Throughout its first 50 years of construction, the Blue Ridge Parkway blasted, graded and tunneled its path through the Appalachian Mountains. In the 1970s, as designers began to consider the last and most difficult segment of road to finally complete all 469-mi they made arguably the project’s most significant environ­mental decision.

As they considered the cost to the pristine natural resources found in a spot called Linn Cove in North Carolina that a road or tunnel would require, they elected for a more sensitive path—a decision, however, that would demand a highly complex engineering feat, ultimately result­ing in what is regarded as the most complicated concrete bridge every built. The Linn Cove Viaduct, a bridge of precast segments elevated on seven piers, hovers just above jutting rocks and uneasy vegetation 4,100-ft above sea level, curving along contour and matching grade at both ends. Construction began in 1979, finishing in 1987 at a total cost of $10 million.

At 1,243-ft long, the viaduct acts as a monument for environmental preservation that not only parkway engineers are challenged to meet, but we as Americans can take pride in and seek to surpass as our civi­lization continues to balance our needs with those of a sustainable and inspirational environment.



The most problematic environmental engineering challenge over the past couple of decades has been onsite wastewater. As systems that were built over half a century ago finally start to show symptoms of fail­ure, parkway engineers are confronted by considerable constraints not anticipated by the original planners.


Technological innovations within the last 10 years have brought a number of new opportunities for engineers to improve the parkway’s onsite wastewater treatment and disposal operations.


Where a modern residence may require a reserve drainfield area for future use, no such consideration was made in the camp­grounds and picnic areas where every inch was planted, paved or otherwise prepared for an RV or tent camper. Many systems, due perhaps to seasonal use and remark­able designs (drainfield lines were made of corrugated pipe cut lengthwise and set similar to today’s “chambered” drainfields), have lasted well beyond the design lifecycles we use currently. These camp sites have literally “grown up” in planned vegetation precious to the scenery visitors expect. More remote but open areas considered for onsite wastewater disposal often add archeological limitations that further constrain design. The smallest system with minimal impact to resources, including operations, is preferred.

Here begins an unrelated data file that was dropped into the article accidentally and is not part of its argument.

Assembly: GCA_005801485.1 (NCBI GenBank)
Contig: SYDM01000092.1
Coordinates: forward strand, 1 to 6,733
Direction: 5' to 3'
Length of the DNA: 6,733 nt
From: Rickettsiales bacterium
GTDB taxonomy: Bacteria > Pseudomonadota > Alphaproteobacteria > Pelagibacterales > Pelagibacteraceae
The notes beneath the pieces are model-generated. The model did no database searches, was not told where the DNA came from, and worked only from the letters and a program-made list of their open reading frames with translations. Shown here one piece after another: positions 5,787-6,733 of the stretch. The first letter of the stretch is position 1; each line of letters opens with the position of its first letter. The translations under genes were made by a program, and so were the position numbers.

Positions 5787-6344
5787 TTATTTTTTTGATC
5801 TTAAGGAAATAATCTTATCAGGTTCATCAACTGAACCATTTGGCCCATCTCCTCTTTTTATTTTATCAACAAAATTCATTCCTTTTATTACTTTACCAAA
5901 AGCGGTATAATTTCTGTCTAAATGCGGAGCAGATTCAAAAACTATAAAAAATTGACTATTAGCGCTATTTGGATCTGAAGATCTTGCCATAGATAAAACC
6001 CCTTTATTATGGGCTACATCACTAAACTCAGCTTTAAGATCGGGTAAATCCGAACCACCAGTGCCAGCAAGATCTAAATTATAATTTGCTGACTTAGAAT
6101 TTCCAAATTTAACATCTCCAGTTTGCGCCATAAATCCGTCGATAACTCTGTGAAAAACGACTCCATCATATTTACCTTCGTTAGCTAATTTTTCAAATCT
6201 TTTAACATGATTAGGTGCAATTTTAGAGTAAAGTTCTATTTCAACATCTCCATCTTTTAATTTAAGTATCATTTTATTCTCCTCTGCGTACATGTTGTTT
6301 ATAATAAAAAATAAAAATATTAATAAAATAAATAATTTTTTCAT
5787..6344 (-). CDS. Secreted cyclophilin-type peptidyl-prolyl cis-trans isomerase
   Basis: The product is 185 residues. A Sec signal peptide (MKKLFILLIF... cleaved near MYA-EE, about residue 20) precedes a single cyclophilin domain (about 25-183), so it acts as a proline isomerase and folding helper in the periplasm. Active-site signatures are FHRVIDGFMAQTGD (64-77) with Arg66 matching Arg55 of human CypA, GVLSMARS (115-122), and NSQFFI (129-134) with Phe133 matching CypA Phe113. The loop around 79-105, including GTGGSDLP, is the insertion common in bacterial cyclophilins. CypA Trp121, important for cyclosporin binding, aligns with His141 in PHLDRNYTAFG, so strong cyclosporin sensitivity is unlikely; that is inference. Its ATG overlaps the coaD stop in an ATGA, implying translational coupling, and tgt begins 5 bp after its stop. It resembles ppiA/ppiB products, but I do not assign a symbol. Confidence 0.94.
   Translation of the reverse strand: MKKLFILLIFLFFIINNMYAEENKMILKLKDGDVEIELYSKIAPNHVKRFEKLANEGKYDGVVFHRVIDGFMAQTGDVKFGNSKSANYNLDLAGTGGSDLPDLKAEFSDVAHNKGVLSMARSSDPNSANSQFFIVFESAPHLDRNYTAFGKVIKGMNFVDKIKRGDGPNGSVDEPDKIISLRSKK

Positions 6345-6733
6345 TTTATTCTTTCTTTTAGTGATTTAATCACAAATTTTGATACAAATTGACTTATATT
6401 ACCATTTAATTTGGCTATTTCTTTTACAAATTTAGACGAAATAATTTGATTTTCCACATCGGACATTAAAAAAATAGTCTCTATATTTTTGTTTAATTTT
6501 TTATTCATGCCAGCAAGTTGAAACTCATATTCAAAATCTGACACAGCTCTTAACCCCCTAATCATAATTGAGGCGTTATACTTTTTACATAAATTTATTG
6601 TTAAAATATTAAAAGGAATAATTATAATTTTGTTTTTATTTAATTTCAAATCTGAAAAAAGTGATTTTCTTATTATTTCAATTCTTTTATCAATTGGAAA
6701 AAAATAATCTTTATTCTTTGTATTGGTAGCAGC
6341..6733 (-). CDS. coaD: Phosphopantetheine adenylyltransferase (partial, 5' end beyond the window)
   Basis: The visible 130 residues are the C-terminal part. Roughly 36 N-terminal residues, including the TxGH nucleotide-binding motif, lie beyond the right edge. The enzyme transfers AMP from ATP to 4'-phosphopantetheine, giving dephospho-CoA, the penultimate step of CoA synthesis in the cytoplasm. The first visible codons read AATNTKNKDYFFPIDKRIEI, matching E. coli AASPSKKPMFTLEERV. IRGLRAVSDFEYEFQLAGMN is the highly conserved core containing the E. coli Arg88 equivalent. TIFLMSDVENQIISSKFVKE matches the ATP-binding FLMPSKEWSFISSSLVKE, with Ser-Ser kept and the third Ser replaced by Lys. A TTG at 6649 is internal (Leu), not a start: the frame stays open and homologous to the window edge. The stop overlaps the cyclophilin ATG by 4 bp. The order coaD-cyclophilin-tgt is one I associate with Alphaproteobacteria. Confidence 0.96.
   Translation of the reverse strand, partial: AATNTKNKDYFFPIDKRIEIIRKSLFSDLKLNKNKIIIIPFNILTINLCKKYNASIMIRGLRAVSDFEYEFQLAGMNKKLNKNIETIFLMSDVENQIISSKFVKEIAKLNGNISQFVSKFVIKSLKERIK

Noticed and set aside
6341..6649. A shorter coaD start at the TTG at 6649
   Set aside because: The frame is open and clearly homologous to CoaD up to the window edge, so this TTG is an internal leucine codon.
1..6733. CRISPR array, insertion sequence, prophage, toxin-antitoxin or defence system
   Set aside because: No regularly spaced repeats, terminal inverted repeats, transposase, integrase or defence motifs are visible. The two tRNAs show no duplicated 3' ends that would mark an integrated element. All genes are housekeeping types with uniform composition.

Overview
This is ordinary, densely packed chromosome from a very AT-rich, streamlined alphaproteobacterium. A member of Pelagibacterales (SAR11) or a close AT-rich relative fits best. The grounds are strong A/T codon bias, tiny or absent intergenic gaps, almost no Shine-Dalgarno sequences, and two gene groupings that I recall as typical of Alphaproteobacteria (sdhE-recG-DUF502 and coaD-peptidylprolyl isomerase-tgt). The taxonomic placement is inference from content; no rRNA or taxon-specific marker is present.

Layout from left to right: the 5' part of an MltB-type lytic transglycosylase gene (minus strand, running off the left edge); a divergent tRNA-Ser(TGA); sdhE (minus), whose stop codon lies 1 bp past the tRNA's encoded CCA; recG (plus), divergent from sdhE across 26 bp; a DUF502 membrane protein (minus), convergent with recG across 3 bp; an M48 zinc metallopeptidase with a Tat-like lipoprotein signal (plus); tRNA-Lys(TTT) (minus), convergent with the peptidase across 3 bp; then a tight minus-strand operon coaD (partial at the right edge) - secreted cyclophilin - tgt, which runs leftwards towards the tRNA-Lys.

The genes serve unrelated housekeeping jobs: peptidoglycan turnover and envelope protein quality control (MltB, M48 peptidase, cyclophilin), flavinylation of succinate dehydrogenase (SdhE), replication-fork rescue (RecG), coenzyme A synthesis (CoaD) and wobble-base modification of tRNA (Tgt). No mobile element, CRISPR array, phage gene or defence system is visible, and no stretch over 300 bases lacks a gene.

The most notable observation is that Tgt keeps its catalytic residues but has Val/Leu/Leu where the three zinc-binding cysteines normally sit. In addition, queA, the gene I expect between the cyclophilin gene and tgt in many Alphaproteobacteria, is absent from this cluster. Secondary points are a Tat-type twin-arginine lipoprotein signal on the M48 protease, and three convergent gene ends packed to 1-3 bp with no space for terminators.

Textile Media TreatmentOver its first 60 years, the parkway employed many technologies to handle these restrictions—Imhoff tanks, spray fields (in wooded areas), automatic siphon dosing pumps, seepage beds, even septic tanks with drain valves, presumably to empty contents into less visited areas off season. All of these had varying levels of success and sustainability, and were prob­ably quite innovative for their time.

Technological innovations within the last 10 years have brought a number of new opportunities for engineers to improve the parkway’s onsite wastewater treatment and disposal operations.

  • Textile Media Treatment—minimized noise disturbance and maintenance burden.
  • Attached-Growth Media Treatment— reduced restaurant waste strength for onsite disposal.
  • Standard Drip Drainfield—minimized tree removal and grading to protect forested area and trails.
  • Anaerobic Drip Drainfield—mini­mized treatment needed in remote area; preserved popular field for visitor recreation.
  • Septic Tank Effluent Pumping— preserved 50-year growth vegetation around campground sites.
  • Solar Powered Dosing Tanks—elimi­nated drainfield near stream; preserved sites in heavily used picnic area.



These advancements are enabling the parkway to meet or exceed current onsite wastewater regulations while preserving the resources enjoyed by visitors. As engineers continue to strive for greater sustainability, technologies are chosen that do not over­burden operators, require excessive energy, or create undue waste.

Parkway staff will watch closely the performance of these systems over the next decade—improving and expanding their use as needed to protect finite resources.



Cdr. Nathan Epling, P.E., BCEE, M.SAME, USPHS, is Civil Engineer, Blue Ridge Parkway, U.S. National Park Service; 828-348-3481, or This email address is being protected from spambots. You need JavaScript enabled to view it." target="_blank">This email address is being protected from spambots. You need JavaScript enabled to view it..